Centaurium erythraea

From Wikipedia, the free encyclopedia
Jump to navigation Jump to search

Centaurium erythraea
Centaurium erythraea 220603.jpg
Scientific classification edit
Kingdom: Plantae
Clade: Tracheophytes
Clade: Angiosperms
Clade: Eudicots
Clade: Asterids
Order: Gentianales
Family: Gentianaceae
Genus: Centaurium
Species:
C. erythraea
Binomial name
Centaurium erythraea
Synonyms[1]
List
    • Centaurella dichotoma Delarbre
    • Centaurium capitatum (Willd. ex Roem. & Schult.) Borbás
    • Centaurium corymbosum (Dulac) Druce
    • Centaurium erythraea var. capitatum (Willd. ex Roem. & Schult.) Melderis
    • Centaurium erythraea var. fasciculare (Duby) Ubsdell
    • Centaurium erythraea var. latifolium (Sm.) T.C.G.Rich
    • Centaurium erythraea var. laxum (Boiss.) Mouterde ex Charpin & Greuter
    • Centaurium erythraea var. masclansii O.Bolòs & Vigo
    • Centaurium erythraea var. subcapitatum (Corb.) Ubsdell
    • Centaurium erythraea var. sublitorale (Wheldon & Salmon) Ubsdell
    • Centaurium latifolium (Sm.) Druce
    • Centaurium lomae (Gilg) Druce
    • Centaurium minus Moench
    • Centaurium minus var. austriacum (Ronniger ex Fritsch) Soó
    • Centaurium minus var. transiens (Wittr.) Soó
    • Centaurium umbellatum f. album Sigunov
    • Centaurium umbellatum var. fasciculare (Duby) Gilmour
    • Centaurium vulgare Rafn
    • Chironia centaurium (L.) F.W.Schmidt
    • Chironia centaurium var. fascicularis Duby
    • Chironia erythraea Schousb.
    • Erythraea capitata Willd. ex Roem. & Schult.
    • Erythraea centaurium (L.) Pers.
    • Erythraea centaurium f. itatiaiaensis Dusén
    • Erythraea corymbosa Dulac
    • Erythraea germanica Hoffmanns. & Link
    • Erythraea latifolia Sm.
    • Erythraea lomae Gilg
    • Erythraea vulgaris Gray
    • Gentiana centaurium L.
    • Gentiana gerardii F.W.Schmidt
    • Gentiana palustris Lam.
    • Gonipia linearis Raf.
    • Hippocentaurea centaurium Schult.
    • Libadion variabile Bubani
    • Xolemia palustris (DC.) Raf.
Centaurium erythraea, as depicted in 6th-century Leiden manuscript of Pseudo-Apuleius' Herbarius

Centaurium erythraea is a species of flowering plant in the gentian family known by the common names common centaury and European centaury.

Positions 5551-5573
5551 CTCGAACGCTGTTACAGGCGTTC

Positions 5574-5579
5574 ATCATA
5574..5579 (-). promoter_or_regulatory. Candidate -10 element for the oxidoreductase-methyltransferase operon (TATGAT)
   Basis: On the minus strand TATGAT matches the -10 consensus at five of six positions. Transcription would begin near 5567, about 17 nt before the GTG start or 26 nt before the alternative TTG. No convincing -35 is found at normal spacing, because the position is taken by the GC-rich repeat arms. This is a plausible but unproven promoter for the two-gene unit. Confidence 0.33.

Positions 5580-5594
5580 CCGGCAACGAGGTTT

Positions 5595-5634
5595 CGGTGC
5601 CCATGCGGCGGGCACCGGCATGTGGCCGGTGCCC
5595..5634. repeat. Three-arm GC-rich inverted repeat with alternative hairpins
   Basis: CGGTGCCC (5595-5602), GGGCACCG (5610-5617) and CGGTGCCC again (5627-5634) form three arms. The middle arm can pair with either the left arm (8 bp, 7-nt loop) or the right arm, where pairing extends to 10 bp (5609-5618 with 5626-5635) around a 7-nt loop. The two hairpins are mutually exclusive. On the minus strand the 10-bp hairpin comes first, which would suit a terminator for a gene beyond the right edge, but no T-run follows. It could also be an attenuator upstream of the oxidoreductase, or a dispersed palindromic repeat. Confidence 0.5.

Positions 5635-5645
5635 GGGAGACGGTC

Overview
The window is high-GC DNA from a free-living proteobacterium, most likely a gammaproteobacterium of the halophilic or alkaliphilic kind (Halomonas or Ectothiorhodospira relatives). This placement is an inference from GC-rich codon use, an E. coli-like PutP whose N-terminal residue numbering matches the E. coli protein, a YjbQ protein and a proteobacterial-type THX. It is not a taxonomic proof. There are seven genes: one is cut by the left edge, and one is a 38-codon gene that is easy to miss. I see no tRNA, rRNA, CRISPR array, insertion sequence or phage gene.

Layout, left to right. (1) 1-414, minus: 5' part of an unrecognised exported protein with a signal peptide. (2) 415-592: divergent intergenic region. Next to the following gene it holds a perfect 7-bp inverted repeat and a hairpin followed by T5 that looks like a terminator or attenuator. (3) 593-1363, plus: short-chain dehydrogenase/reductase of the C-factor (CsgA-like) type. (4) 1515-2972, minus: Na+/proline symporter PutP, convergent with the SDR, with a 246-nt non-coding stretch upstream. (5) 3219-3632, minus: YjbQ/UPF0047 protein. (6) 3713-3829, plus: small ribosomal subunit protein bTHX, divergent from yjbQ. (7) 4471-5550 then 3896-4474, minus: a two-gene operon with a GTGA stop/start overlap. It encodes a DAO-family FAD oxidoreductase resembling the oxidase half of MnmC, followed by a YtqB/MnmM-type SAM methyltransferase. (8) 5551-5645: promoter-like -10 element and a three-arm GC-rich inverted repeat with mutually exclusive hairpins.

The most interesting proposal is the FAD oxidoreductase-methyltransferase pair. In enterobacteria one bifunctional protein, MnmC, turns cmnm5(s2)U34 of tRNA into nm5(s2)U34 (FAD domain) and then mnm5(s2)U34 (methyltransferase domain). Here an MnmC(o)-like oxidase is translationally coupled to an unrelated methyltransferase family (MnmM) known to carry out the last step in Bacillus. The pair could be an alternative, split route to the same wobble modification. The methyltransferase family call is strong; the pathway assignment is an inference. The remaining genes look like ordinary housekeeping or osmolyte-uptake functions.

Description[edit]

This is an erect biennial herb which reaches half a meter in height. It grows from a small basal rosette and bolts a leafy, erect stem which may branch. The triangular leaves are arranged oppositely on the stem and the erect inflorescences emerge from the stem and grow parallel to it, sometimes tangling with the foliage. Each inflorescence may contain many flowers. The petite flower is pinkish-lavender and about a centimeter across, flat-faced with yellow anthers. The fruit is a cylindrical capsule.

It flowers from June until September.

Distribution[edit]

This centaury is a widespread plant of Europe (including Scotland, Sweden and Mediterranean countries,[2]) and parts of western Asia and northern Africa. It has also naturalised in parts of North America,[2] and throughout eastern Australia, where it is an introduced species.

Taxonomy[edit]

It is also commonly known as “feverfoullie”, “gentian” or “centaury”.[2]

Uses[edit]

The European centaury is used as a medical herb in many parts of Europe. The herb, mainly prepared as tisane, is thought[by whom?] to possess medical properties beneficial for patients with gastric and liver diseases.[3]

Chemical constituents[edit]

C. erythraea contains phenolic acids, including ferulic and sinapic acids, as well as sterols (as brassicasterol and stigmasterol), secoiridoid and the glycosides, swertiamarin and sweroside.[2][citation needed]

References[edit]

  1. ^ "Centaurium erythraea Rafn". Plants of the World Online. Board of Trustees of the Royal Botanic Gardens, Kew. 2017. Retrieved 9 December 2020.
  2. ^ a b c d Kumarasamy, Y.; Nahar, L.; Cox, P. J.; Jaspars, M.; Sarker, S. D. (2003). "Bioactivity of secoiridoid glycosides from Centaurium erythraea". Phytomedicine. urbanfischer.de. 10 (4): 344–347. doi:10.1078/094471103322004857. PMID 12809366. Retrieved 7 November 2014.
  3. ^ "Centaury, Herbal medicine: Summary for the Public" (PDF). European Medicines Agency. 2 February 2016.

External links[edit]